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London, Day 3: Another year older, in the p.m.

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I emerged from Hyde Park near Knightsbridge, on my way to Harrod’s. I don’t actually care much for Harrod’s itself, but some souvenir (and food) shopping was in order. I later learned that the al Fayed family sold the store to the Quatari royal family, which may explain the disproportionate amount of Arab visitors. I wandered through the food stalls, past exquisite pastries and tins of biscuits and jam. It’s very touristy, and was very crowded. On my way out, I caught the shoes that were part of a contest Kate Middleton judged earlier this year (or last?). Neat.


Little meat pies, or “pasties.”

Commemorative Jubilee tins.

Figs and dates.

The winning shoe.

Eric had also told me the night before that Fortnum & Mason has the best tea blends, so I made my way to Piccadilly. On the way, I walked by Mahiki, the famous nightclub favored by the young royals.

At Fortnum & Mason, which is also the Queen’s grocer, I found a tin of “birthday biscuits” — a triple selection of flavored shortbread with a wind-up music box in the bottom that plays “Happy Birthday.” How appropriate! A little bday gift to myself.

Besides tea and chocolates and tiny pastries, Fortnum & Mason displays tins of all sorts of delicacies — biscuits, tea, coffee, fudge, cakes, sardines and fois gras. It even sells a line of all-natural and organic foods produced by Highgrove, Prince Charles’s estate. On one shelf I noticed jars of “Dixie Pecans.” Ha.

As if I wasn’t feeling badly enough about my birthday number, my body also decided to remind me that I’m old — and my back pain was terrible the entire trip. I never pulled anything, thank goodness, but I did plenty of awkward stretching and leaning on street corners. Between that, keeping a hectic schedule and the lack of sleep, I was convinced I could fall apart at any moment. So I headed back to my hotel for afternoon tea.

The restaurant was just recently renovated and reopened, so the staff was very attentive and interested in how I found their offering. I actually thought the tea was very good — maybe not as special as Claridge’s or The Ritz, but also not with that price tag. (My plane seatmate Mona had actually recommended Brown’s Hotel for afternoon tea, which I didn’t know about but subsequently saw listed in guidebooks. That may be on the list for next time.)

My tea selection included the requisite egg, cucumber, salmon and ham sandwiches. One of the pastries was a “Battenberg cake,” which I had never heard of. It’s a sponge cake wrapped in marzipan — which didn’t initially excite me, since I haven’t had great impressions of marzipan in the past. But it was spectacular! It was by far my favorite — and the server brought me another piece when I complimented them on it. The marzipan was soft and not overly almondy, probably fresh, and just delicious.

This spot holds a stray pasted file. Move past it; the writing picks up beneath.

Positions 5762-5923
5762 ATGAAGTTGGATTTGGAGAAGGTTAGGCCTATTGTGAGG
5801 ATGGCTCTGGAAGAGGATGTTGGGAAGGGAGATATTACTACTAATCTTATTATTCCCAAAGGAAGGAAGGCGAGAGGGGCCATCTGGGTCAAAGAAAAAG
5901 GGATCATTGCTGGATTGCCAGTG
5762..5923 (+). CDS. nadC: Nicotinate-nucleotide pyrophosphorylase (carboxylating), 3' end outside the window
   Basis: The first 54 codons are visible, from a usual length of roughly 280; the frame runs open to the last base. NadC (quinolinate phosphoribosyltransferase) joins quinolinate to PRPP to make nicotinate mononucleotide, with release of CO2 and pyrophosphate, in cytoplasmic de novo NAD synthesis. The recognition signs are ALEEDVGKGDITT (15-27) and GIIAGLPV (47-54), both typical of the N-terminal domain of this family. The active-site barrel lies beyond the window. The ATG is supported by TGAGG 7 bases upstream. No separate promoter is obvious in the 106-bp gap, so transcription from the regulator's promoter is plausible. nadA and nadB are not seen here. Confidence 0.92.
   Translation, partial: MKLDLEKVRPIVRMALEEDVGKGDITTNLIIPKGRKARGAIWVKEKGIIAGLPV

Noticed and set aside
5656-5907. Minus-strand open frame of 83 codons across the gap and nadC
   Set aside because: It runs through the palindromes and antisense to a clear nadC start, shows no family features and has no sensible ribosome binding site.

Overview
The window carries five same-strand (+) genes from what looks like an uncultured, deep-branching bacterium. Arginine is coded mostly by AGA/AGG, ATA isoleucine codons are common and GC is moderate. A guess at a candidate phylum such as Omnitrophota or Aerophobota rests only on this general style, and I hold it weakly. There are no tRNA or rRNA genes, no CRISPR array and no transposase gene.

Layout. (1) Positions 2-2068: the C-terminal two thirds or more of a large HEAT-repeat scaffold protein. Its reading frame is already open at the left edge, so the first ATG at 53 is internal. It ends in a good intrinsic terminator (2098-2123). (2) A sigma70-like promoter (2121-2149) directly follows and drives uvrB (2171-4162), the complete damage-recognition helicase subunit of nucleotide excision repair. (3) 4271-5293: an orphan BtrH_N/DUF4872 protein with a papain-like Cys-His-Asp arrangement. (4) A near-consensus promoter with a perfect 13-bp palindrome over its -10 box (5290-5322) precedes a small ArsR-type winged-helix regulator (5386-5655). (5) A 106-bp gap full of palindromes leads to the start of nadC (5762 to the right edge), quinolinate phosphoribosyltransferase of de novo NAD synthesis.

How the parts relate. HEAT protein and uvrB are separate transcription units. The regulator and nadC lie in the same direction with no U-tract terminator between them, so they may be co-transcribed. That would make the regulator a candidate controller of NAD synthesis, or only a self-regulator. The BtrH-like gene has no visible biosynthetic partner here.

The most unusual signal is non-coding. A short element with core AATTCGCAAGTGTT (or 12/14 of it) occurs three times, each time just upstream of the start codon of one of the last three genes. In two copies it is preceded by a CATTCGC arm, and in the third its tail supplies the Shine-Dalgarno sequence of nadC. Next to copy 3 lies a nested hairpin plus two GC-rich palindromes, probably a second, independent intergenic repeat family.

Tea selection — Battenberg cake at 5 o’ clock.

After tea, I browsed through Selfridge’s department store and found a bookstore to pick up a book Eric had recommended. Called “I Never Knew That About London,” it highlights all the off the beaten path sights and stories about London. I told him I’d probably go home so loaded with London facts as to be obnoxious to all my fellow Americans — but I’m trying to hold that in check.

That evening I met Eric, his wife Jenmon, and their friends Claire and Adam, at their flat in Parsons Green for dinner and the Jubilee concert. After days of perfect, efficient Tube experiences, I did finally learn on that journey why everyone says the Tube is so unreliable. I was delayed on both of my exchanges by about 30 minutes, though I still think the Tube runs better than New York’s subway. At least they tell you when you can expect the train to come.

Eric, ever the gourmet, made us a proper English dinner of roasted lamb, yorkshire pudding, green beans and potatoes. It was quite amazing, and worlds above our Sunday roast dinner the night before. Jenmon presented an incredible chocolate pavlova, topped with whipped cream and strawberries, to finish our meal. English strawberries really do have so much more flavor than their American cousins (or wherever they’re shipped from).

It was fun to catch up with Eric and Jenmon, and to watch the concert with a crowd — thank goodness for Adam, our only native Brit, who filled us in on all the random British celebrities. Like Rolf Harris, seemingly Britain’s version Mister Rogers. He started singing one of his famous children’s songs, and all the crowd joined in. It went on and on, for like five minutes, and when the other host tried to cut him off, the crowd booed. Don’t mess with their nostalgia!

Towards the end of the concert, Stevie Wonder and will.i.am congratulated the Queen on her “happy birthday!” Oops. Did you all see that in the U.S.? I’m surprised it didn’t become a media story the next day — I mean, her official “birthday” is in June, but that’s not why they were performing. Prince Charles spoke, the Queen ignited the beacon with the Jubilee jewel from the Tower, and Buckingham Palace was lit with some spectacular LED effects … well, except the one red, white and blue number that looked suspiciously like the French flag. All of my companions seemed relieved by such an impressive display, that maybe London could actually pull off the Olympics.

We waxed philosophical about the looming U.S. election, the state of the educational system and conflicts between the generations over a very important bottle of wine until the wee hours of the morning. Since the Tube wasn’t an option, Eric and Jenmon “hailed” taxis for us on one of their iPhone apps. What a cool service.

It was a fantastic birthday, one of my best yet. I got back to the hotel about 3 a.m. to grab just a few hours of sleep before the very important Jubilee day to come.

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